A church member who had visited a distant city for a weekend was telling his pastor about the church he had attended. “The preacher was an excellent workman with a pleasing manner and an easy flow of language. The sermon was flawlessly delivered, with interesting historical allusions and poetical quotations. But throughout the sermon I found myself asking, ‘so what?’ And when the sermon was finished, my question was still unanswered. At no time did I feel myself involved, rebuked, or challenged to any kind of response. In short, I did not feel that I had gotten my money’s worth.”

Eloquence and flashes of brilliance do not make a sermon. Nothing can compensate for the want of sermonic thrust. A discourse that makes no moral or spiritual appeal to the hearer, that does not look toward some form of response in terms of belief or commitment, is not truly a sermon. A biblical exposition, however carefully wrought out, becomes a sermon only when application is made to the hearer, and when some moral or spiritual demand is either expressed or implied. For instruction and inspiration, the modern preacher will do well to study the inspired messages recorded in the Bible.

In those powerful farewell addresses of Moses, recorded in the book of Deuteronomy, we feel the heartbeat of a great preacher. He had once referred to himself as a man “slow of speech, and of a slow tongue” (Exod. 4:10); but he had that eloquence which is of the heart, coupled with a mighty sermonic thrust: “I call heaven and earth to record this day against you, that I have set before you life and death, blessing and cursing; therefore choose life, that both thou and thy seed may live” (Deut. 30:19).

Joshua showed rare wisdom in setting up that farewell preaching service at Shechem, a place alive with sacred memories that would speak to the hearts of his backslidden people. And what was the conclusion—the sermonic thrust—that brought such an overwhelming response? “Choose you this day whom ye will serve.… As for me and my house, we will serve the Lord” (Josh. 24:15).

And how did Jesus conclude that marvelous Sermon on the Mount? “Therefore whosoever heareth these sayings of mine, and doeth them, I will liken him unto a wise man, which built his house upon a rock.… And every one that … doeth them not, shall be likened unto a foolish man, which built his house upon the sand …” (Matt. 7:24, 26).

The earthly life of Jesus was undergirded from beginning to end with a profound consciousness of purpose. He had come “to seek and to save that which was lost” (Luke 19:10), not merely to lead religious discussions and provoke thought. And when he delivered that farewell message before his ascension, he made his meaning crystal clear: “Go ye therefore, and make disciples of all nations … baptizing them … teaching them to observe all things whatsoever I have commanded you …” (Matt. 28:19, 20).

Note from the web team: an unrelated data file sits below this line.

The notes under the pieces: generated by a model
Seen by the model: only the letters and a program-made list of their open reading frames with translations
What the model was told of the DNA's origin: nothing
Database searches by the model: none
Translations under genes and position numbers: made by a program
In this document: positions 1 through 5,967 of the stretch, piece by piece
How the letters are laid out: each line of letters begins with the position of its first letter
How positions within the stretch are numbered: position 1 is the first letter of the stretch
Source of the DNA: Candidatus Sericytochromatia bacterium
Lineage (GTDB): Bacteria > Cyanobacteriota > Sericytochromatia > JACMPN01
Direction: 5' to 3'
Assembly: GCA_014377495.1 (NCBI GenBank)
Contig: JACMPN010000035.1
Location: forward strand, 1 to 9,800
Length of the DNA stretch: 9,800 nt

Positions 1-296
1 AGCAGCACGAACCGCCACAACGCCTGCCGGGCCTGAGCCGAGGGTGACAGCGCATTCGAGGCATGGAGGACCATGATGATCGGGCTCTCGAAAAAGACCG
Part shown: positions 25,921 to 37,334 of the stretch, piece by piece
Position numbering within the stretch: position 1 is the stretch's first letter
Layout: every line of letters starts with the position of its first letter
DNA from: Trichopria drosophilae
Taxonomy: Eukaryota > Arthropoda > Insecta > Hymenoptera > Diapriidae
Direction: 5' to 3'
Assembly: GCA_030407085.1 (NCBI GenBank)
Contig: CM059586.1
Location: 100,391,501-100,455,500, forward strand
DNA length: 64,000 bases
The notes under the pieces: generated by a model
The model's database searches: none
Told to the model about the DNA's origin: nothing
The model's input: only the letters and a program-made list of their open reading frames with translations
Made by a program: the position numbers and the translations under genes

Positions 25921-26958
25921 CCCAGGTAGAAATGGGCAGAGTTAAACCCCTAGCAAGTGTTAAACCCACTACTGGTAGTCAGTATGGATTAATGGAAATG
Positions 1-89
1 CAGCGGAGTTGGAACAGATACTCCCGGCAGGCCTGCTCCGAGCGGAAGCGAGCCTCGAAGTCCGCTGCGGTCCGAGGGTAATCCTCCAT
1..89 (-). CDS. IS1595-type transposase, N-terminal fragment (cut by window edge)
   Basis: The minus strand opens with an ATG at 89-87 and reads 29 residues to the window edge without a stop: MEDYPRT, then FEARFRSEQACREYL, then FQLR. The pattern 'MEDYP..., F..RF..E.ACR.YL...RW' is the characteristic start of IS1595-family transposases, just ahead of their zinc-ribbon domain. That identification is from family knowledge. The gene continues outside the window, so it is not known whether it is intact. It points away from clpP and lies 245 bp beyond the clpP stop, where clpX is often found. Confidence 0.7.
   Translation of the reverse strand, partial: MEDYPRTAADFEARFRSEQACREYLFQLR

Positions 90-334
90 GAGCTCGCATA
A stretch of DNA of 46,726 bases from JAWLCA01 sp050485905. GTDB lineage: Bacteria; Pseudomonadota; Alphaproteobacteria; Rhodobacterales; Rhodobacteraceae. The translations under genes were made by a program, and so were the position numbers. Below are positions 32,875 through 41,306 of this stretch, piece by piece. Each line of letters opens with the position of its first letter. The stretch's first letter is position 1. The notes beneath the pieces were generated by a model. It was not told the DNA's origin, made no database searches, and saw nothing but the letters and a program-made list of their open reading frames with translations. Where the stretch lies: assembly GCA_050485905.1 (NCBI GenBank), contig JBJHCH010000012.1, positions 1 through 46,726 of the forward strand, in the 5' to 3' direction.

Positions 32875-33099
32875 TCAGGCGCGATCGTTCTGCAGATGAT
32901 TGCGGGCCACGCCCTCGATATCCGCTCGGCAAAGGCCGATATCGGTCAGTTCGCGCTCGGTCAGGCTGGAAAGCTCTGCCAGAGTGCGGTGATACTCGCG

This called for a powerful sermonic thrust on the part of the apostles. Primarily, they were sent to “make disciples.” A disciple is a “willing learner,” with his heart and mind open to receive further instruction.

Obviously, it would be futile to attempt to teach “all things whatsoever” to persons who had not responded to the primary thrust of the gospel message, and had not opened their hearts as “willing learners.” The apostles understood the Great Commission. Their aim was not merely to deliver discourses that would be interesting, beautiful, and instructive, but to move men to decision.

John wrote his Gospel with one clear aim: “that ye might believe …” (John 20:31). Paul’s messages are interspersed with a sermonic application, “now therefore.…” And we may be sure also that anyone who heard the discourses of John or Paul or the other apostles did not go away asking, “So what?”

After the experience of salvation, the believer—the “disciple”—is ready to be taught the “things that accompany salvation” (Heb. 6:9). Now the preacher may properly aim at consecration, indoctrination, inspiration, comfort, strengthening, conviction, or action; but there must be no ambiguity. The sermonic thrust, whether expressed or implied, must carry the answer to the question that should never have to be articulated by the hearer: “So what?”

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